• Counterparty: the custodian you are holding your crypto with goes bankrupt and can't return you your money, or you lost access to your own private wallet.

Different types of assets have different risks associated with them. Crypto and smart contracts are exposed to a type and degree of Tech risk that Equities are not. Equities offer a different risk profile than bonds because creditors get paid first in the event of bankruptcy while shareholders usually get nothing.

Understanding the types of risks associated with an asset will help you understand how it fits into your overall portfolio, and how diversified you are in terms of risks.

Some of the risks also lie with you. Can you trust yourself not to sell when the market is down 90%? It's a common occurrence in crypto, and if you cannot stomach it, it might be wise to make sure it's a small part of your overall wealth.

On top of the risks listed above which you will need to consider for each asset, here are some questions which will help you figure out the right mix of "types of risks" to take on:

QuestionWhy ask that Question
How long are you planning to invest?What is risky (the chance you would lose money) over the short term might not be as risky over the long term. Assets might be very volatile daily but always go up in the long term. Find more insights here and there.
How stressful is it for you to see your portfolio lose 30% in a day (even if you are planning on investing that money for 30 years)?As explained in the portfolio construction methodology (p 16) we use, most people underperform the stock market, not because of any objective reasons but because they are scared. If your portfolio is making you make mistakes because you can't sleep at night, you need a different portfolio.
What is the amount of money you need at the end of your investment period, and how much can you invest?The risk for you, here, is not to reach that goal.

How much you invest vs how much you need at the end will tell you how aggressive (ie, taking on risk) you need to be with your investment.

If you find that you can't "stomach" the risk level required, you need to invest more capital or adapt your goals.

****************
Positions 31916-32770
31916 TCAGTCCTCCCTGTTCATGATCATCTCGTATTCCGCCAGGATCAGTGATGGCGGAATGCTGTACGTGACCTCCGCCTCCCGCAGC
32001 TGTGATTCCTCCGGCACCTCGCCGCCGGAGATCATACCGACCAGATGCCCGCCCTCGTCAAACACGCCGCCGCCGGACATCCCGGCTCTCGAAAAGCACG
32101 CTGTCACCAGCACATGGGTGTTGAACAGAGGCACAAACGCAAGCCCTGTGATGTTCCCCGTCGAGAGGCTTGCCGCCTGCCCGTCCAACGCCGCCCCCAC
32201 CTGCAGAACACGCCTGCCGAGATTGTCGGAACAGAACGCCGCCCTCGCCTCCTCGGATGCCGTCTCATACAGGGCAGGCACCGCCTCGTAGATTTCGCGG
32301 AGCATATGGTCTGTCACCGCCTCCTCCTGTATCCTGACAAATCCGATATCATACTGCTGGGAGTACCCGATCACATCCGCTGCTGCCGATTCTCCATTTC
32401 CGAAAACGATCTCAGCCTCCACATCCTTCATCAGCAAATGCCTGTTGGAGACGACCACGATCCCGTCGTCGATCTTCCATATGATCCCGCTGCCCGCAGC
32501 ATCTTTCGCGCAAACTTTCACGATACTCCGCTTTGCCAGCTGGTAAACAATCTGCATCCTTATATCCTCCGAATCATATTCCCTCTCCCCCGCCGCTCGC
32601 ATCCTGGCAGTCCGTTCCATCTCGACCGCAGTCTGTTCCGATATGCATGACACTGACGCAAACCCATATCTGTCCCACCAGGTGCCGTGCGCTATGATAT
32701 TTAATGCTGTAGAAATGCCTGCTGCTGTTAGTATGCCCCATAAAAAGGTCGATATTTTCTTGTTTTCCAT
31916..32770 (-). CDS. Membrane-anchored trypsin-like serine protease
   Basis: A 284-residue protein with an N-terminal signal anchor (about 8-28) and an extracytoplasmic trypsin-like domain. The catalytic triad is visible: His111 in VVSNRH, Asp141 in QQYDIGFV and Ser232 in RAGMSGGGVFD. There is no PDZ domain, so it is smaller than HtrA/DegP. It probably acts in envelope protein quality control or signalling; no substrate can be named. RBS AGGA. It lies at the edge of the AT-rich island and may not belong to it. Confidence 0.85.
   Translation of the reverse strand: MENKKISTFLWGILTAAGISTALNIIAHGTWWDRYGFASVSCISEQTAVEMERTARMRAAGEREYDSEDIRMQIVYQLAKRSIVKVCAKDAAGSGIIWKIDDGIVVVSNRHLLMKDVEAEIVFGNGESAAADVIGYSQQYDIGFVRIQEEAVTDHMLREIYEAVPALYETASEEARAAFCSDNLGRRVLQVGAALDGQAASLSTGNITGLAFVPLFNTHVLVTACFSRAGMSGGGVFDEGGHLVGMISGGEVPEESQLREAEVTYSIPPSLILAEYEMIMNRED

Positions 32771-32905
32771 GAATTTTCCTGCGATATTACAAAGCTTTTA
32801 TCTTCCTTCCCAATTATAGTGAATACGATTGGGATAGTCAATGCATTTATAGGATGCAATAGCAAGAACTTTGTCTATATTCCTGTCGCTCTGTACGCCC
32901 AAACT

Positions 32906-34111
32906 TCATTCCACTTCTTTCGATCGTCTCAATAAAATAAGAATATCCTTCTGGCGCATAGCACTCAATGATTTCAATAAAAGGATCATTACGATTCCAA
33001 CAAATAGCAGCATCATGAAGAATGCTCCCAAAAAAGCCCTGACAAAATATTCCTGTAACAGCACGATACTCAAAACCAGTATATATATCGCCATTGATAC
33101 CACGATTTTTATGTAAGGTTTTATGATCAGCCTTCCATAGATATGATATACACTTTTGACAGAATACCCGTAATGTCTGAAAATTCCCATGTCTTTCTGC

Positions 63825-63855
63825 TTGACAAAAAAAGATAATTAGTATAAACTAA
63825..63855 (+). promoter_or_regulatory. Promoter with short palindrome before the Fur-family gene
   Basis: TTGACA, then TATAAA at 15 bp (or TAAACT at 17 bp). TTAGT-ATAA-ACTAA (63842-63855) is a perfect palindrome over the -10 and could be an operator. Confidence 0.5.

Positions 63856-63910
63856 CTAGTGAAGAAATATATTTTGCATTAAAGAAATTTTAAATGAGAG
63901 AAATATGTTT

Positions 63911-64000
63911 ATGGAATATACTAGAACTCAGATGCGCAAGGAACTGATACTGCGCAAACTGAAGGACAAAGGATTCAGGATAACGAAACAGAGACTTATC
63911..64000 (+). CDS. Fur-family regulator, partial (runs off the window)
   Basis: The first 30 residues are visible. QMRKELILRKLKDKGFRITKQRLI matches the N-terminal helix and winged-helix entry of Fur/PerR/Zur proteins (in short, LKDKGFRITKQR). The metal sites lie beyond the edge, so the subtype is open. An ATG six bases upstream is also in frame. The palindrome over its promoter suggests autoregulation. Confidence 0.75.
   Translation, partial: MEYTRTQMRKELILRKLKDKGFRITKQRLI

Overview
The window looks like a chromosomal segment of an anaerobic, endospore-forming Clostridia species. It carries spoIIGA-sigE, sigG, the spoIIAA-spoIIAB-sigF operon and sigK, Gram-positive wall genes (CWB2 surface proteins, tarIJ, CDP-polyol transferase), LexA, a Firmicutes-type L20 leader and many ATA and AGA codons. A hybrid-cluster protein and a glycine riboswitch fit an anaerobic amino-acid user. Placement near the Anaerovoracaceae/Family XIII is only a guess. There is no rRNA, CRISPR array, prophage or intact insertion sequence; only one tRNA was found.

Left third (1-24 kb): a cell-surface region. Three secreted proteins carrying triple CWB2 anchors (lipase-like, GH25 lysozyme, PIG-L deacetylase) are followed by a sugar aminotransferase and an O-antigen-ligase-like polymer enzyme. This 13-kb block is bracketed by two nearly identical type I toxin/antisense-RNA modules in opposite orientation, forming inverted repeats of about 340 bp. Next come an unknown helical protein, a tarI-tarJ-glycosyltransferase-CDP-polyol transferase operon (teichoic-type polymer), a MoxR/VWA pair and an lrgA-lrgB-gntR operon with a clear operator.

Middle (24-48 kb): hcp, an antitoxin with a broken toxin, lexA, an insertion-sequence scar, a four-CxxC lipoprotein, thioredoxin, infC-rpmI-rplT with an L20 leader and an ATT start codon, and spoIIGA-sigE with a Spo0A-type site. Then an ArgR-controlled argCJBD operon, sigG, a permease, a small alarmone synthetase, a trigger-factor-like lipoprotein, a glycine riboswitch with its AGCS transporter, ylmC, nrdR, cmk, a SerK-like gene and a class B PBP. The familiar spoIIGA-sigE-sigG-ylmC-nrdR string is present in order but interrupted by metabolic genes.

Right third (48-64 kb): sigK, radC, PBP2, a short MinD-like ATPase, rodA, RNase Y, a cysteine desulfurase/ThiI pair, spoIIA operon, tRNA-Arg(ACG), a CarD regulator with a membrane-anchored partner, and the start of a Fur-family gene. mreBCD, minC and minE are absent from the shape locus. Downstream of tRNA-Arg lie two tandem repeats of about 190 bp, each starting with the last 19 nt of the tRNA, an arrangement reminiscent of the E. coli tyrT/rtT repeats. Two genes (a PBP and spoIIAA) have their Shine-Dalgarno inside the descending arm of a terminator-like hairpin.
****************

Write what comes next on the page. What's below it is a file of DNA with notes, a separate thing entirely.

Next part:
How much "complete loss" can you afford?Whether one of your providers goes bankrupt and you can't get the money back, or one of your investment picks goes to 0.

Deciding how much of that you can stomach and how likely it is will tell you the maximum you can put in one asset and in one "custodian".

For example:

  • Bank accounts are insured up to € 100K, so you can feel confident to put up to € 100K there.
  • But Bitcoin's future is uncertain and if you can not afford to lose more than 2% of your overall pension portfolio completely, then put no more than 2% in Bitcoin.

Now that you understand what "risk" is, what the risks in crypto are specifically, and how to go about thinking about it, you are going to need to decide what asset classes you invest in, in what proportion, and for what timeframe. For the overall aspect, we talk about building goal-based strategies & portfolios in more detail here. For building the crypto part of your overall portfolio, here are the steps you can take.

Understand how to Diversify within that Asset Class

You are now ready to build a diversified portfolio of crypto assets, which will fit in your overall investment strategy:

  • You have decided how much money to put into that asset class,
  • how long it was going to stay there for
  • and that you wouldn't touch it in the middle even if it looked like you were going to lose it all at some point.

You need to understand that "crypto" is a vague term. Like "real estate" includes both apartments in New York and Senior Homes in Thailand, there are quite a lot of different things in "Crypto".

Understanding the different types of Crypto assets

There are different types of crypto assets that you can put in your crypto portfolio, just like there are different types of stocks that can go in a stock portfolio. The main categories for crypto are the following:

  • Store of value: Those are the coins like Bitcoin, Litecoin, Nano. They have no intrinsic value or utility but people buy them like they buy gold or diamonds, because they want to park money into something in case something happens. Bitcoin and Nano undoubtedly have advantages over gold and diamonds when it comes to logistics, but they intrinsically have about the same useful value.